A step by step guide towards launching a successful MVP

A significant number of products die just after the launch. Some take ages to launch a “perfect product”, whatever that means. In the past 6 years of my career, I have launched 8 products out of which only 2 reached a million DAU mark. Having experienced the share of success and failures with these products, I have created a playbook towards launching a successful product.


Step 1: Don’t fall in love with the newly got idea. Not yet.

As soon as we get an idea, most of us have a tendency to fall in love with it. We get too attached that we often find reasons why something like this would work.

Whenever I get an idea I feel excited about, I document it immediately.

The structure of the document is here


This document acts as a bible for me. I dump all the information here, the positive feedback, the negative ones, user research, wishlist ideas


Step 2: Let your excitement flow. Jump to wireframes


Use problem statements as your guiding star. It will happen that while you are wireframing your idea or getting user feedback, your direction will keep shifting. There’s only and only one way to stop it.

Going back to the problem statements. The problem statement is a concise description of the problem and fills in the blank between what should be happening (situation to-be) and what is actually happening (situation as-is).

A simple template to define a problem statement is:


‘X target users’ need a way to do ‘Y-needs’ shown by the ‘Z-insight’

Once you have your problem statement in place, use this to create wireframes for your idea.

Quick hack: Use pencil and paper and make the wireframes. Don’t aim for perfection. This is just the starting. Don’t invest a lot in it so that you don’t get attached to the wireframes.

Wireframes of one of the apps I am working on looks something like this:



Step 3: Share wireframes with your network who is also your target audience


This is the time for you to share the wireframes with 10 potential customers. To do it right, I follow this approach:

  1. I ask the customer to have a look at the wireframes and describe to me what the product does

  2. I keep noting all the feedback on the concept note document.

  3. You don’t have to tell your customers what the product does. Just take the feedback. This is crucial. Idea is not to create any bias in your customer’s head.

For instance, one of the products I was working on was made as a work status app. But when I started getting feedback from my potential customers, it occurred they were perceiving it as just a fancy excel sheet for task management. This was a key insight to improve my prototype.


Step 4: Look for patterns in the feedback


Go back to the concept note and walk through the feedback. Look for patterns. Look for what people have talked about often. Whatever that is, that’s your positioning. That’s how people are perceiving your idea right now.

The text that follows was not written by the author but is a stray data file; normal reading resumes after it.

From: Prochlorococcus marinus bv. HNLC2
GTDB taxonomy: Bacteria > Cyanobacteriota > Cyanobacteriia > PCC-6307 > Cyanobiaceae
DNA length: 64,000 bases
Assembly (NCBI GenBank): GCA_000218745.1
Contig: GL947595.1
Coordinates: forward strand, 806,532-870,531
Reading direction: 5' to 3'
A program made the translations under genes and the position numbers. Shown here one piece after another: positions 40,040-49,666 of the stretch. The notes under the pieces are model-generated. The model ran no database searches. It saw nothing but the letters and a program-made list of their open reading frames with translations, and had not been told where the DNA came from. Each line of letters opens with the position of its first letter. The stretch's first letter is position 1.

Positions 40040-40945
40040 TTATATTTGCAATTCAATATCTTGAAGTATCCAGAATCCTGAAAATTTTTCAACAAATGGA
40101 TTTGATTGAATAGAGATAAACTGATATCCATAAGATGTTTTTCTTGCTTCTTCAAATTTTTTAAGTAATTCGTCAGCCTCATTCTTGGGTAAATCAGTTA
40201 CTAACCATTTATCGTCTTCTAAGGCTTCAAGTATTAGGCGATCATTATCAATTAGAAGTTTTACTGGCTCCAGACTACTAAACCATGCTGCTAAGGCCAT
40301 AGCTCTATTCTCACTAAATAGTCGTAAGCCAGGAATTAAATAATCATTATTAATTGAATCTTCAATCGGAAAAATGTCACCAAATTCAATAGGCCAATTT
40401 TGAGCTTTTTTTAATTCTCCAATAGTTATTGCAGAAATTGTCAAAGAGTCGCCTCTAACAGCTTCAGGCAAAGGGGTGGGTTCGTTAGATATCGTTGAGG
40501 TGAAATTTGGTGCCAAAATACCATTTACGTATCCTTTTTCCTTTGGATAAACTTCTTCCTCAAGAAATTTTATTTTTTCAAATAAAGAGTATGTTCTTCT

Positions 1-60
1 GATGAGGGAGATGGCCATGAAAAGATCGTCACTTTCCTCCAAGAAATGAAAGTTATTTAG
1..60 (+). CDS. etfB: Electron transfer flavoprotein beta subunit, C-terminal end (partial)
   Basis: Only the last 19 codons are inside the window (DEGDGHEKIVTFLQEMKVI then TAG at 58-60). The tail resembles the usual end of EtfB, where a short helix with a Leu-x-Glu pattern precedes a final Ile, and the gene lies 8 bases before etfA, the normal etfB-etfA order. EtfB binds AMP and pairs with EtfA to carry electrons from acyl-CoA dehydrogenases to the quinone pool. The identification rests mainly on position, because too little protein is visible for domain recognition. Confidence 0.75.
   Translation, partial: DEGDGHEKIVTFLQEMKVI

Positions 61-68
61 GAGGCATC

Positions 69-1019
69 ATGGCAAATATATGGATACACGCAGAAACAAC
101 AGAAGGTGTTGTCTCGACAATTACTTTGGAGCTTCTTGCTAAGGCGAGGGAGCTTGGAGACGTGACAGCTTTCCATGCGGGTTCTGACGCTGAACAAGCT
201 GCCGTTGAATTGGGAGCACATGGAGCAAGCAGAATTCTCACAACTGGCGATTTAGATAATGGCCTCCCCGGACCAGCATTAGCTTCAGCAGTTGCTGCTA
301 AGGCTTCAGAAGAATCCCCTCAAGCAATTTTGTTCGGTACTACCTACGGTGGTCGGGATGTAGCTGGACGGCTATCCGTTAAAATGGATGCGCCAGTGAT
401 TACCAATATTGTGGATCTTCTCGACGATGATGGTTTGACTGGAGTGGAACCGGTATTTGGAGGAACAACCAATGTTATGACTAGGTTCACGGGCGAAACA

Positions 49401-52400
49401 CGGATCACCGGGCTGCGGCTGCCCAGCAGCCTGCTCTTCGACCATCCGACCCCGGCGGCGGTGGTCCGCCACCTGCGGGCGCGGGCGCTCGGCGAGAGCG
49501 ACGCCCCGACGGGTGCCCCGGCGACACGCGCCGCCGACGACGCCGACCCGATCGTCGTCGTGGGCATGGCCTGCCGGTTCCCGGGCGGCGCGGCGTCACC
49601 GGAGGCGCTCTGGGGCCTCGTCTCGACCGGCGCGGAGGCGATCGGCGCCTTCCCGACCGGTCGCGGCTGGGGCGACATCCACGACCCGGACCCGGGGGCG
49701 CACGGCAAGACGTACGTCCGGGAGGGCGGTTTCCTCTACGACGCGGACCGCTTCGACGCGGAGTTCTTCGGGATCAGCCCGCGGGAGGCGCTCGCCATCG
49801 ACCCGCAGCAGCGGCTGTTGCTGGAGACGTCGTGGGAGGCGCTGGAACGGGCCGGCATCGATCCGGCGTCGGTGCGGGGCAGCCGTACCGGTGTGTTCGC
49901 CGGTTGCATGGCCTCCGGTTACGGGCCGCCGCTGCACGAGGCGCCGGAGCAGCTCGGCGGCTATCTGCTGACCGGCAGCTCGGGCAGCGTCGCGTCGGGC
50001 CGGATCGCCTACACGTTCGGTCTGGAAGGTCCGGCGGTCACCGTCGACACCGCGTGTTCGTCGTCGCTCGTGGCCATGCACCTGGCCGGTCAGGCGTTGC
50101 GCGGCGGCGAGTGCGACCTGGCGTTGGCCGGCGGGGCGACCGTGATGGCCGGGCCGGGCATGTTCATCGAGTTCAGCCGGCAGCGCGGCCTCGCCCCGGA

Step 5: Time for prototyping. What you have been waiting for.


Though it’s not highly recommended by a lot of individuals, I prefer to create prototyping in high fidelity designs. I am a fast designer, so it helps.

This is where you work on your message market fit. This is something that most of us don’t do. Each word you write on your prototypes define how people are going to perceive your product. Work on the copy. Dedicate one entire day to the copy of your product.




Should I write, “your work status” or “Say bye to daily stand-ups”. Both of these create a different positioning on the user's head. So it’s important for you to work on the copy as if the app is talking to the customer.


Step 6: Distribute. Get feedback. Iterate.


Time for you to distribute the prototype with the same set of 10 people and gather their feedback. Again, look for patterns in the feedback. Looking for patterns is important because that helps you decide what the majority thinks.


Step 7: Create an invite only beta test users list.


For successful product launch, you need to discover your target customers, understand their needs, and know how to communicate with them. As a practice, before launching any product, I create a one pager website which has a clear description of what my product does, who is it for and how this is going to be helpful for you. The website has to have a waiting list for users to join. This helps break my bubble (if there is) and create my first set of customers who can help me give honest feedback around the product.


Step 8: Start Coding


This is where you handover the designs to the developers and start coding for the product. It’s important to spend as much time as you need in doing the research around the product. It helps to get a sense of the demand of your product.


Step 9: Making the early birds feel special


Once you have the product ready, start distributing it to the subscriber base who has shown interest in your product. Make them feel special by writing a personalised email and welcoming them on the product. Instill some product feedback loops as this is going to be the best time for you to stay close to your customers while improving the product.


Hope this helps :)


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